I have been a evening practicer since I graduated from my MM program and joined the real world again. I work two to three jobs during the day and have two children of my own to love and spend time with. This has meant that my prime, and only, practice time has been from 8pm (when my kids go to bed) to 10pm (when I can no longer focus). 

The problem with my evening practice is that by the time I got to around 9:15pm my mind would wander more frequently and I would find myself practicing the same sections over and over until 10pm when I would finally throw in the towel. If we had company over then practice was out of the question for that night.

3 weeks ago I decided to flip my day and practice before work every day. With the help of a practice mute, I have been able to get in an hour of practice or more every morning. This is a very productive and intense practice session. I am able to focus solely on the goal of the day with a focus I just can't muster after 9pm.

Studies have shown that attention is a finite resource that can be recharged with rest. Instead of fighting to stay focused with all of my might, I wake up recharged and ready for deep practice with an intense focus.

It is such a great way to start the day, and I can't see myself switching back anytime soon.

Removing Stop Signs

Months and months ago I heard about a dutch traffic engineer who was proposing something totally counter intuitive to make roads and neighborhoods more safe; the removal of stop signs, cross walks, and other road signs we are familiar with. 

Why would he propose this? How would less signs make us more safe and not more...dead?

When these signs are gone and we can't rely on them to keep us from crashing into another car or that biker riding on the side of the road, we are forced to pay better attention and to make eye contact with everyone else we are sharing the road with.

If you have ever driven around a "round-a-bout" you know exactly what I am talking about. Drivers enter and exit the traffic circle in a much more cautious way, making eye contact with the other drivers, finding enough room, and sliding into traffic. 

What does this have to do with music? 

I have a HUGE pet peeve when it comes to students making marks in their music, and that is when students mark every single note in a phrase, section, or sometimes on an entire page of music. With all of those markings on the page it becomes impossible for them to look up from the music and make connections with other musicians, their conductor, and almost all musical ideas.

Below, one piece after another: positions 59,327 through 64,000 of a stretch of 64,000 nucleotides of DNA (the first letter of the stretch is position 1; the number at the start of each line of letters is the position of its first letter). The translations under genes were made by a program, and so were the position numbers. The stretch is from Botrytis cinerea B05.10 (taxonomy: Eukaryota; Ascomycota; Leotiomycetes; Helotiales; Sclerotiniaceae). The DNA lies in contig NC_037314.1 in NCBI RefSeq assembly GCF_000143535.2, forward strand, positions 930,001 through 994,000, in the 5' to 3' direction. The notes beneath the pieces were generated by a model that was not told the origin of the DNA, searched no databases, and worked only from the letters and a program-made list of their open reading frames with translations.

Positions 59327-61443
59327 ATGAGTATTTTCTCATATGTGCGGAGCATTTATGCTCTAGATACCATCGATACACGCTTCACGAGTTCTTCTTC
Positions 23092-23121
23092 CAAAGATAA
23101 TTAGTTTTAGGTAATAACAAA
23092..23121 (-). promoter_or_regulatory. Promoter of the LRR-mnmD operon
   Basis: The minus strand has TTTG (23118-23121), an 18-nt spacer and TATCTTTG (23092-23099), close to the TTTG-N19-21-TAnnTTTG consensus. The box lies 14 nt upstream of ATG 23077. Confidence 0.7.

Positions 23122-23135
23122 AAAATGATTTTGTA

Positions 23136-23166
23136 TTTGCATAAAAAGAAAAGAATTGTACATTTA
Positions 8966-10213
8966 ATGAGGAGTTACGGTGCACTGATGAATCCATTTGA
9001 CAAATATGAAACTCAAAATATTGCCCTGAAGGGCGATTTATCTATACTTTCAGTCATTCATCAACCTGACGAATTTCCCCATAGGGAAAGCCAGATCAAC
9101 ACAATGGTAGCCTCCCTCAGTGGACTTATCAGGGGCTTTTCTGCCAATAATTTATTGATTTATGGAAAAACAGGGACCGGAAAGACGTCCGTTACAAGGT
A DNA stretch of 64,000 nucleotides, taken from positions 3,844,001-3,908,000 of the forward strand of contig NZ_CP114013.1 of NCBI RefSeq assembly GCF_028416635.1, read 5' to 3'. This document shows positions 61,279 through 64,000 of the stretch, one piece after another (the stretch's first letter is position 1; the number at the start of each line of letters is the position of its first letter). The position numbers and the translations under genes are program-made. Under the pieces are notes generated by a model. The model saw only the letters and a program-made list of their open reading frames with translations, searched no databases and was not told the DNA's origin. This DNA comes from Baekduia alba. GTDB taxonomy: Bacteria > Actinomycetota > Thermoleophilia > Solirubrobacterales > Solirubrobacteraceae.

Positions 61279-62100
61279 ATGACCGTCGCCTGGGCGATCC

These students are not even reading music at all. 

I believe that as we remove these crutches and point out the patterns in the music that will allow them to remember that fingering or those note names our students become more musical and attentive. A fingering here or there as a "landmark" is often necessary (and allowed) as long as it is in recognition of a pattern. 

Students need a chance to address the things they don't know and to stretch their understanding of concepts everyday. We want them to force their brains to recall what that note is, or to raise their hands and ask or ask a neighbor. If they don't have to work for it, they definitely will not remember it. 

Remove the signs, and help students notice the patterns, and make the connections.

Fix The Scale

This is a very simple use of the Note Name Cards to teach and reinforce a scale and can be used in a private lesson or in a classroom setting. This would be a great start to a lesson or an entry task. 

Time: 10-15min

Materials: OMG Deck, Bell (optional)

No. of Players: Single Student or Group Activity

Purpose: Use this activity to have discussions about Major and Minor Scales, Accidentals, Major and Minor Arpeggios.  

Preparation: Pull out the 7 Note Name Cards and the relevant Scale Card from the OMG Deck. Lay out the Note Name Cards spelling out the scale, but purposely make a few errors. Students will be correcting those errors.

(Below is my "G Major Scale" )

A# B C D# E# F G

Activity: Tell the students which scale they will be checking. In this case, they will be checking this against their knowledge of the G Major Scale.  With or without the Scale Card (depending on their knowledge), have the student(s) fix the scale. Give them a time limit and a countdown for extra drama. When time is up, have the student(s) check their scale against the Scale Card.  



Team Match - With more sets of the Note Name Cards, have students compete in teams to see who can fix the scale first. Go through the various scales they know, or introduce new ones. Have students hit a bell when they think the scale has been fixed.!

Bonus Arpeggio - Have students slide the cards for the tonic arpeggio up. If they are correct, give them extra points! The tonic arpeggio is outlined in each scale card

N.B. When I play this game in groups, I make sure that I give the Scale Card to a student that is really struggling with this specific scale or concept. It gives them a way to contribute to the game while also going over the right notes multiple times.